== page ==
Music, especially opera, keeps Carmen Baez Fernandez humming. Family will have her clapping as she turns 105 today.
Her talented offspring — four grandchildren, eight great-grandchildren and four great-great grandchildren — will pass the microphone around at a birthday celebration at the Tampa Club.
"She was named for an opera and has stacks of CDs she listens to,'' said her daughter, Irene Fernandez Lamb. "She raised my sister and I on opera, and on their 10th birthdays she took her grandchildren to the Met in New York."
Her hearing's not great, hasn't been since she had diphtheria as a child. A few years ago, she lost sight in one eye.
Still, Mrs. Fernandez reads two or three historical romances a week. No mysteries or whodunits for her. She follows the news, voting a Republican ticket last year.
She rises early to dress herself, rather than impose on an aide at Hudson Manor, an assisted-living residence on Davis Islands.
Using a walker, she ambles to the dining hall on her own. Breakfast is her favorite meal.
"I am exceptionally healthy," Mrs. Fernandez said in her tidy room. "Life has been good."
Born in Philadelphia in 1904, Carmen Baez was 6 when her family boarded a boat in New York for Key West, a better climate for her brother's rheumatic fever. She remembers crying because she had to leave her toys behind.
Her father found a good job as a cigar packer but became ill and died in 1914. "He was only 39," she said. "I adored him.''
The Baez family returned to the north and moved in with an uncle. World War I was on, flu was epidemic and they were broke.
Tampa offered more opportunities and, at 14, she was a student at Woodward Wilson Junior High in Hyde Park. The family lived on Ross Avenue in Tampa Heights, supported by her brother.
"My mother never remarried and lived with me until the day she died,'' Mrs. Fernandez said.
By 16 she had quit school to contribute income. Cigar rolling was out because she couldn't stand the smell of tobacco. Instead, she worked the cosmetics counter at Cracowaner's Emporium on Franklin Street.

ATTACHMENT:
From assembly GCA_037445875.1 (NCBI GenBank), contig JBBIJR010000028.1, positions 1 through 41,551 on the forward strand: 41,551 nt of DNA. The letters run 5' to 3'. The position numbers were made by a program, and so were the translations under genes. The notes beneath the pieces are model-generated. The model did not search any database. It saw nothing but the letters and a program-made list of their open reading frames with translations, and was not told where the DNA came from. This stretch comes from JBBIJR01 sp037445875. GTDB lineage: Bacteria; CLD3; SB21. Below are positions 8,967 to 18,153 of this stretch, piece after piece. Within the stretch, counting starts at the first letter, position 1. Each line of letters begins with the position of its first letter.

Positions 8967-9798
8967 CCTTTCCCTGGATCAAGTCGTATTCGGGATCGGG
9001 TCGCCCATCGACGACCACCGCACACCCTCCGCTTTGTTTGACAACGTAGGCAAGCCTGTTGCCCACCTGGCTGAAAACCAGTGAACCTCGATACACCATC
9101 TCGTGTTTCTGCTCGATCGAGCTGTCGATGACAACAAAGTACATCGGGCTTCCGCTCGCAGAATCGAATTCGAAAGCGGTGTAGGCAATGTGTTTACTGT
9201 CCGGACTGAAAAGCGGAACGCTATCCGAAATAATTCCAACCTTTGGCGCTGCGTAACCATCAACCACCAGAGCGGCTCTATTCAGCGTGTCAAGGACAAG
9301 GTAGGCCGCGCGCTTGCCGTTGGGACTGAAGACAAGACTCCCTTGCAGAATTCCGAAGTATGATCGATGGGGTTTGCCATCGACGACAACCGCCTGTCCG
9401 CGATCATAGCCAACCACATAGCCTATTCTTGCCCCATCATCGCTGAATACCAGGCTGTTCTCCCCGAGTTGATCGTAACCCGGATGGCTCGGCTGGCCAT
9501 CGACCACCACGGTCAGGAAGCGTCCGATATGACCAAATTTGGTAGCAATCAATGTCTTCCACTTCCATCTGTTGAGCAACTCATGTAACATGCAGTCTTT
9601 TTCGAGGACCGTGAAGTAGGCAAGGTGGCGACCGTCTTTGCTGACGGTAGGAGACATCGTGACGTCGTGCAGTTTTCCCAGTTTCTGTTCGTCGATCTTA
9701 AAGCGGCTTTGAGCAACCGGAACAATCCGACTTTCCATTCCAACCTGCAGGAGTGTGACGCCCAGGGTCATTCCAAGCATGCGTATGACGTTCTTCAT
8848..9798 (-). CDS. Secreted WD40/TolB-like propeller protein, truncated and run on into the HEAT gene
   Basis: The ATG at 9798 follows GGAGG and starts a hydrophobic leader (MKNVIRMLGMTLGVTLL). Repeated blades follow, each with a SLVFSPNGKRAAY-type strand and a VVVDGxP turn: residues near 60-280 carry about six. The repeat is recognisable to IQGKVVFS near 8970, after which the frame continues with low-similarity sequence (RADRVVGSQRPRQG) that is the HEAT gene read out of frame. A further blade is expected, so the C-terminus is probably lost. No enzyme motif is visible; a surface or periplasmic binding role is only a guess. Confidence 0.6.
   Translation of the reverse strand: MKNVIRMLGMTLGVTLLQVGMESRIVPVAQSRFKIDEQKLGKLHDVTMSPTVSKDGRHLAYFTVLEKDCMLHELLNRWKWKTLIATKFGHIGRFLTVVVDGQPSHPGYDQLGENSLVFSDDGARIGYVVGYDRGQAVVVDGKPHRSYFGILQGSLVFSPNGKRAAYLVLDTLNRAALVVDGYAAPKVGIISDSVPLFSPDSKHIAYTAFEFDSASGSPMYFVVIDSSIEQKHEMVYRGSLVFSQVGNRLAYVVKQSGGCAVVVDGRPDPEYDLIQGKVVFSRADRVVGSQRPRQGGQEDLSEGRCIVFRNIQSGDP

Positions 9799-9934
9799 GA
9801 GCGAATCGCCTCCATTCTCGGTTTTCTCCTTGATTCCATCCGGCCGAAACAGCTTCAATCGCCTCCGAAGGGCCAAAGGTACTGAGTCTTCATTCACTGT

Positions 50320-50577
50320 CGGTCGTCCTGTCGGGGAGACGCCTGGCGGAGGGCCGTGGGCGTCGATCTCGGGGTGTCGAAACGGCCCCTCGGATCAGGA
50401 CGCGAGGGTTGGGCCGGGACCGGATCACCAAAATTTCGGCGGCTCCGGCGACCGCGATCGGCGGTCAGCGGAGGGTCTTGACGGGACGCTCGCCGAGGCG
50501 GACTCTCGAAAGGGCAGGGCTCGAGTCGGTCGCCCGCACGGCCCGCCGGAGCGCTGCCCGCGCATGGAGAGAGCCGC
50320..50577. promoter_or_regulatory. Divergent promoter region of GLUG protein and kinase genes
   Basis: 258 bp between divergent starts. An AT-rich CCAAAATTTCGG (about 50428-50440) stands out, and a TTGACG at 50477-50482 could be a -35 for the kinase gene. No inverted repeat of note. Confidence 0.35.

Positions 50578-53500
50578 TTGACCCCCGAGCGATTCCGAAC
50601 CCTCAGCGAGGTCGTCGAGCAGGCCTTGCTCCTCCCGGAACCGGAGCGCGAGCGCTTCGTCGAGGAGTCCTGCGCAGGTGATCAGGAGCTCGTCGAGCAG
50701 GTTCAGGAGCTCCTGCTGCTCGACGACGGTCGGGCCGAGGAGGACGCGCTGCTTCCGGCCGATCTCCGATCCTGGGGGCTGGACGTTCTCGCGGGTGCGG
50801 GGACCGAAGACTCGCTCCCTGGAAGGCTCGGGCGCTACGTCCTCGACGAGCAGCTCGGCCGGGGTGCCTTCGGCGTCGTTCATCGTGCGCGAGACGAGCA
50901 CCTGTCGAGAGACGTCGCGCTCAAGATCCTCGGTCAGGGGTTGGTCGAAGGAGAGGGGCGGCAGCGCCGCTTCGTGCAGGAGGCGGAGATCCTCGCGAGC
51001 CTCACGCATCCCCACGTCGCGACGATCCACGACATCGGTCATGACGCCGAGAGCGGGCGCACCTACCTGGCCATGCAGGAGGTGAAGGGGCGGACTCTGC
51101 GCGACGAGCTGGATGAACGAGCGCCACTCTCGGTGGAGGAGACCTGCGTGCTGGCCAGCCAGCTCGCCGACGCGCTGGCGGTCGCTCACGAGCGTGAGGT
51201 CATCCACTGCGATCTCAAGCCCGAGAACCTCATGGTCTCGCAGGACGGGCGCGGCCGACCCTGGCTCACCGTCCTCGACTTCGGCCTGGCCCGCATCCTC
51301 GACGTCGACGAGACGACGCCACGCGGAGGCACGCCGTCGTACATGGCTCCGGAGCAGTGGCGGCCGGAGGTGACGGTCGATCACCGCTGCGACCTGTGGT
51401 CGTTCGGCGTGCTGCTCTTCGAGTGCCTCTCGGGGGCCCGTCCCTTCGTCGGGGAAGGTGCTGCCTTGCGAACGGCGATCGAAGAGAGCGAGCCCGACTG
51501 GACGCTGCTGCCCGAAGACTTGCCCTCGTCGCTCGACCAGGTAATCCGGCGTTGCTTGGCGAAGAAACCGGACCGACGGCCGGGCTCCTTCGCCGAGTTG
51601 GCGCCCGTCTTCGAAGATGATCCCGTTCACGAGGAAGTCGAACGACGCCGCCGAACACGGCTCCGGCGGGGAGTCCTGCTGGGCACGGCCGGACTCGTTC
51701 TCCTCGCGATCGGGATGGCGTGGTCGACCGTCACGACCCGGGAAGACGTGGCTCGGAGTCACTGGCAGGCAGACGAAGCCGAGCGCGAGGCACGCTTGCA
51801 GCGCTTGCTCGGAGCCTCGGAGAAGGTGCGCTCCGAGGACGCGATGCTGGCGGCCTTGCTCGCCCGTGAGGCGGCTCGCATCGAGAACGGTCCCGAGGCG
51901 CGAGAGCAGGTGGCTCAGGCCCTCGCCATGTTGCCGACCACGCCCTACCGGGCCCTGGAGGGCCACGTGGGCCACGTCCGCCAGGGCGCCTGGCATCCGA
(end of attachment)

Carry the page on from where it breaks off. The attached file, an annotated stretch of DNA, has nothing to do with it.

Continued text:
"She has always had a beautiful complexion," Mrs. Lamb said.
No wonder she could barely keep track of suitors vying to fill her dance card at Centro Asturiano and other social clubs.
"I happened to be pretty popular,'' she says, a twinkle in her eye. "Boys weren't afraid to chase after girls back then. I had seven fellas after me."
Hollywood heartthrobs Rudy Valentino and Clark Gable were the men who really made her swoon, she says, remembering chaperoned dates to the movies. But Armando Fernandez proved most persistent.
"He asked me to marry him so many times,'' she said, "but it was hard to make up my mind. Whenever a dance came along, I found a reason to fight so I could go with someone else."
They wed at her home on Sept. 27, 1923. "No luxuries" other than a new dress. "Tan with pleats below the knee and shoes to match." A skilled seamstress, Mrs. Fernandez always made her own clothes, and later, would sew for her daughters and grandchildren.
The home Armando and Carmen built in 1927 still stands at 2702 Royal Court, off Columbus Drive, in Riverside Heights.
"It was eight blocks from the streetcar,'' she recalled, "and we couldn't buy a car until we paid the mortgage."
Three years later, she learned to drive a Model A Ford, circa 1929, she thinks. She drove her husband to work at a cigar factory, where he eventually became a manager.
Two daughters were born at home, Irene and her late sister, Alma Fernandez Phillips, who were delivered by a midwife.
In 60 years of marriage, the Fernandezes traveled frequently, often to Cuba, where tobacco sellers wined and dined them.
Fifteen years ago while shopping at a bookstore, she felt chest and arm pain. "I drove myself to the hospital,'' she said. "They said I was having a heart attack."
Doctors opened her arteries and sent her home. She continued to drive until she was 95.
Wayne Phillips, her grandson and a Clearwater allergist, will emcee the festivities planned to entertain Grandma Carmen.
"She loves that we're all singers and all the children have beautiful voices,'' Mrs. Lamb said.
Amy Scherzer can be reached at (813) 226-3332 or firstname.lastname@example.org.